Our SFTP -> S3 solution does not require a custom or modified version of sshd. We are using the latest, unmodified version of OpenSSH that ships with the stock Amazon Linux AMI. Other potential solutions out there rely on custom implementations or modified versions of ssh which do not have the global support that OpenSSH has. So when it comes to security, our solution is just as as secure as OpenSSH.
We have preconfigured sshd with adequate security settings. All SFTP users have the login shell disabled. They are all chrooted to their nested home directories. They are only allowed to write to their "uploads" directory.
We enforce key based authentication by default. Password authentication is not allowed in our default sshd_config.
The only potential area of exposure is access to the S3 Buckets. We can lock down permission to a single bucket used by SFTP Gateway. However, since version 1.003 now allows you to specify custom S3 buckets and paths for each user, we don't do that by default. However, you can modify the IAM Role used by the SFTP Gateway server to allow it to access only the buckets you need. See Restricting S3 Access for further details.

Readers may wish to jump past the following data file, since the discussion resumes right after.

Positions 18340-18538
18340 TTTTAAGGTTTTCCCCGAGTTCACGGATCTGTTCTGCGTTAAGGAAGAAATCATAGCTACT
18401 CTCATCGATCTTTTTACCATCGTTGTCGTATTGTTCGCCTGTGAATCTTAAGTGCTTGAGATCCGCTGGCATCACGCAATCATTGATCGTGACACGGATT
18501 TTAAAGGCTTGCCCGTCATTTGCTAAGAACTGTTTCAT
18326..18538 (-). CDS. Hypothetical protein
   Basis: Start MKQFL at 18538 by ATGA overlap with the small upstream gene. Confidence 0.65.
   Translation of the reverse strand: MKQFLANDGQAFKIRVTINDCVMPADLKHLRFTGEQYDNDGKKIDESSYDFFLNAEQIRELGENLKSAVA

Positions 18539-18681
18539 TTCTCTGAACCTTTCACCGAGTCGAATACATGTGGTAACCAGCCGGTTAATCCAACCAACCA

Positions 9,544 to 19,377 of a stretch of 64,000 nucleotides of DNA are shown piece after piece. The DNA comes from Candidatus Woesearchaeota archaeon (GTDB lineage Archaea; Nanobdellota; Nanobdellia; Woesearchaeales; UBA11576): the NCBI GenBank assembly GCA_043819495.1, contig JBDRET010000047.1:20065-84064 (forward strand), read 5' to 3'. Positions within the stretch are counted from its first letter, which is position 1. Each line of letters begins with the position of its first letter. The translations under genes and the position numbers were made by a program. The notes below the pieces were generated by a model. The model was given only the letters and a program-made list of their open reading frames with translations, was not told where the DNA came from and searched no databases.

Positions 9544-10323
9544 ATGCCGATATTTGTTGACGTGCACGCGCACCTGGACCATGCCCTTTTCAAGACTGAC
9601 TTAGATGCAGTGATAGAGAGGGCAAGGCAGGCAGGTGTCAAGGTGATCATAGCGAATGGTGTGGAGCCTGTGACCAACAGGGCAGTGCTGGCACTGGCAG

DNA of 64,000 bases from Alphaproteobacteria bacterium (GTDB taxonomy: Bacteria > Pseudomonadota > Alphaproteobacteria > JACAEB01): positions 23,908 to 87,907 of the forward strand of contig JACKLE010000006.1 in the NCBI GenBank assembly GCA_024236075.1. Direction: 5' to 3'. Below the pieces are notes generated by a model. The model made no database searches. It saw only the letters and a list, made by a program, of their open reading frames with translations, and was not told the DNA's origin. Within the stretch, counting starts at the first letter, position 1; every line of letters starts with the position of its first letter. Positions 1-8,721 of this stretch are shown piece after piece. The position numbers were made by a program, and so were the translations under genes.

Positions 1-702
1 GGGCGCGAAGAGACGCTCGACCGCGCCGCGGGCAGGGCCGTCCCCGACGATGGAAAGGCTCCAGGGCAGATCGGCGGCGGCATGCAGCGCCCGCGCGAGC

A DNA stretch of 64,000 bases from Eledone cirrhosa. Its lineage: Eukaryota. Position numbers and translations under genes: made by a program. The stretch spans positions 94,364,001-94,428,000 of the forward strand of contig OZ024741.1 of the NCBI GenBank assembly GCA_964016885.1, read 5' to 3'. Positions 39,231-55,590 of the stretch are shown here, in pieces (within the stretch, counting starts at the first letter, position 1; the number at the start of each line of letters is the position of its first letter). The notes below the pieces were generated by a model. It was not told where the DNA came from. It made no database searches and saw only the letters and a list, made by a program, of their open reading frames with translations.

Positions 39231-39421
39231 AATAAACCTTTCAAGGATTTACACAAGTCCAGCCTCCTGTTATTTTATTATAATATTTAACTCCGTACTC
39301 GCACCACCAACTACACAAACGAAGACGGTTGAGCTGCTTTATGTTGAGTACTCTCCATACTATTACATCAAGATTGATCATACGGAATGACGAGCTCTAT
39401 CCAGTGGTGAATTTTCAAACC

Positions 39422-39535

For additional security, you can put the SFTP Gateway server in an isolated VPC. It should not need to access any other servers in your environment. So having it in its own VPC would physically isolate it from your critical application servers. Both VPC's will be able to access S3 just fine. But this way, if the SFTP server is somehow compromised, it cannot access the rest of your network.